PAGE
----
HISTORY REVOLUTIONS  (UNITS 3 & 4)

Rationale

The study of VCE History assists students to understand themselves, others and their world, and broadens their perspective by examining people, groups, events, ideas and movements. Through studying VCE History, students develop social, political, economic and cultural understanding. They also explore continuity and change: the world is not as it has always been, and it will be subject to change in the future. In this sense, history is relevant to contemporary issues. It fosters an understanding of human agency and informs decision making in the present.

The study of history fosters the ability to ask searching questions, to engage in independent research, and to construct arguments about the past based on evidence. Historical comprehension enables a source to be understood in relation to its context; that is, students make links between the source and the world in which it was produced.

We can never know the whole past. Historical knowledge rests on the interpretation of sources that are used as evidence. Furthermore, judgments of historical significance made by historians are central to the discipline. Historians do not always agree about the meaning that is taken from the past: historical interpretations are often subject to academic and public debate. The study of history equips students to take an informed position on such matters, helping them develop as individuals and citizens.


Aims

This study enables students to:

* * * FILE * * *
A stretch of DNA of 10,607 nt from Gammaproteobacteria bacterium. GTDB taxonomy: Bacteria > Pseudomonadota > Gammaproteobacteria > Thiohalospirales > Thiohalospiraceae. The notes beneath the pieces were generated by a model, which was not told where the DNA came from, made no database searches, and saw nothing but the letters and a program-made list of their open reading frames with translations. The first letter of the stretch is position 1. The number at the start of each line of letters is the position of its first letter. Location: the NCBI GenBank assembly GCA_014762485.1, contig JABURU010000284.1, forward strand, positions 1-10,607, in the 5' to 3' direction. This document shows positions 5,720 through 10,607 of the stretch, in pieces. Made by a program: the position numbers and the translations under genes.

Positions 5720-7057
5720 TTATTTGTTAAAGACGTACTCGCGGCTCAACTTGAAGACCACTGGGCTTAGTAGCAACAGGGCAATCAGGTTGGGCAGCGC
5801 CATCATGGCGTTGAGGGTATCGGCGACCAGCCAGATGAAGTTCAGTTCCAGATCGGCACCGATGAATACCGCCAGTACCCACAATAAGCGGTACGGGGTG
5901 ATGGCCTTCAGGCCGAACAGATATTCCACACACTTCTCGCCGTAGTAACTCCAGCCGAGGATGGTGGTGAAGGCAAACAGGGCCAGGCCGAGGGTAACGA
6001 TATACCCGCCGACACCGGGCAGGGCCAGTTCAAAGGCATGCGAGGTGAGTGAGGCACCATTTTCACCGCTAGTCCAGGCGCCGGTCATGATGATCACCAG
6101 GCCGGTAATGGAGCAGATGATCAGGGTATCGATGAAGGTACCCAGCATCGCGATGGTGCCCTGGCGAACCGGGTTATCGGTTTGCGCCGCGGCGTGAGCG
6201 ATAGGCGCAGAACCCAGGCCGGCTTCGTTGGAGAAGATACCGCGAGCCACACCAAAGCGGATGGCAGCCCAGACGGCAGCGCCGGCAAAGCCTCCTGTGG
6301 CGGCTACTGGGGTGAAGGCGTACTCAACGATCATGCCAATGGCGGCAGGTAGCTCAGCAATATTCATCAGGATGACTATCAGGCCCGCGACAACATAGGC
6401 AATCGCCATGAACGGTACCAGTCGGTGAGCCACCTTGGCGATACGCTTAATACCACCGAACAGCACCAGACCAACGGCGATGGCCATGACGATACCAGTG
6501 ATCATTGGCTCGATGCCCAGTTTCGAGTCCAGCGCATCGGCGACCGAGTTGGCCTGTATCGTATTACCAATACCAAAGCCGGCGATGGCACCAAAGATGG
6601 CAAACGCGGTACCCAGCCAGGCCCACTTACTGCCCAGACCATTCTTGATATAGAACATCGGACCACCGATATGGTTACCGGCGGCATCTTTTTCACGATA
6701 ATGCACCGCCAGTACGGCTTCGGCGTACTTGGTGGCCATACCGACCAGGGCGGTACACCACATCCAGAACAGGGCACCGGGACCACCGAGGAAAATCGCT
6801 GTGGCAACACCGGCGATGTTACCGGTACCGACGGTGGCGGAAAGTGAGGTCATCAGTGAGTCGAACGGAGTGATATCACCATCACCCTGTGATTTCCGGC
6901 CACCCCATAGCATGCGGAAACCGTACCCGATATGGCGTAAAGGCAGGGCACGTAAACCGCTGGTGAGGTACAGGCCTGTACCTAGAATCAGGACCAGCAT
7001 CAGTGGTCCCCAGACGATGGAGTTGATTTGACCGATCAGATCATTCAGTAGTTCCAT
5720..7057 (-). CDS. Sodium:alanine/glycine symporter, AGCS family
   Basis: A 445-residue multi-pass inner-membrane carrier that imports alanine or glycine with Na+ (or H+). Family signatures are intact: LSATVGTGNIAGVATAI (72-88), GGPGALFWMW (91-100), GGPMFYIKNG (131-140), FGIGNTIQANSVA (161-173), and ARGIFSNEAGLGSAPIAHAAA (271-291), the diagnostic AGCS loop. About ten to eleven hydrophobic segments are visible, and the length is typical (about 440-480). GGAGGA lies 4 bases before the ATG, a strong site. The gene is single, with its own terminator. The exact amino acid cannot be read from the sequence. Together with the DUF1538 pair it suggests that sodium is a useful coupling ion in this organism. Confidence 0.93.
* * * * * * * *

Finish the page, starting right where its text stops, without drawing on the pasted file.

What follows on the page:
• develop an understanding of the nature of history as a discipline and to engage in historical inquiry

  • ask questions about the past, analyse primary and secondary sources, and construct historical arguments based on evidence

  • use historical thinking concepts such as significance, evidence, continuity and change, and causation

  • explore a range of people, places, ideas and periods to develop a broad understanding of the past

  • engage with debates between historians in an informed, critical and effective manner

  • recognise that the way in which we understand the past informs decision-making in the

    present

  • appreciate that the world in which we live has not always been as it is now, and that it will

    continue to change in the future.

 

Structure

The study is made up of two units.
Units 3 and 4 Revolutions.

CURRICULUM MENU

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Colac, VIC  3250

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